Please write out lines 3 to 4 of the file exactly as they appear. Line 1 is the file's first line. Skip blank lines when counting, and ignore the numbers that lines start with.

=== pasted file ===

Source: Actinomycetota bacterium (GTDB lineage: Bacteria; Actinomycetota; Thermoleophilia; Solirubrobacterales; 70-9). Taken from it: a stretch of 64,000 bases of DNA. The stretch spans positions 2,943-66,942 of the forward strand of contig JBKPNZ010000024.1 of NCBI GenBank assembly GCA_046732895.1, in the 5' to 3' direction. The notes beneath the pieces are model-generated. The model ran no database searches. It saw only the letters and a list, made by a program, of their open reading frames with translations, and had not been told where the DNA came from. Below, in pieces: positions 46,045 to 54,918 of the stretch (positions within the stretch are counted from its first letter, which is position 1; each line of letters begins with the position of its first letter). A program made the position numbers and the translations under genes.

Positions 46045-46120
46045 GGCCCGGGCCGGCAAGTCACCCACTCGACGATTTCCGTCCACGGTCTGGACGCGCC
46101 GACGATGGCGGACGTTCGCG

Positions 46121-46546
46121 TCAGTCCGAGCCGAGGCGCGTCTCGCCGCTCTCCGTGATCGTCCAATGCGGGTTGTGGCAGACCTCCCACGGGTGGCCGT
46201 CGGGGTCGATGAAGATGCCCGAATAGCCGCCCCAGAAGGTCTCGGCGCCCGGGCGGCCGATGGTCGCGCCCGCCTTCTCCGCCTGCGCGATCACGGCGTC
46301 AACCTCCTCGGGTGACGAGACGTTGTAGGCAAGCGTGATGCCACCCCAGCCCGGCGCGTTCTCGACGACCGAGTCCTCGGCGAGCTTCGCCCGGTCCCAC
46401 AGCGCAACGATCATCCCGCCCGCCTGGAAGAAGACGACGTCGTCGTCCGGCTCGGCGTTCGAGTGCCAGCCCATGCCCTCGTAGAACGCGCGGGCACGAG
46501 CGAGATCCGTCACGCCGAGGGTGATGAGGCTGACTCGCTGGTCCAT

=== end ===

46045 GGCCCGGGCCGGCAAGTCACCCACTCGACGATTTCCGTCCACGGTCTGGACGCGCC
46101 GACGATGGCGGACGTTCGCG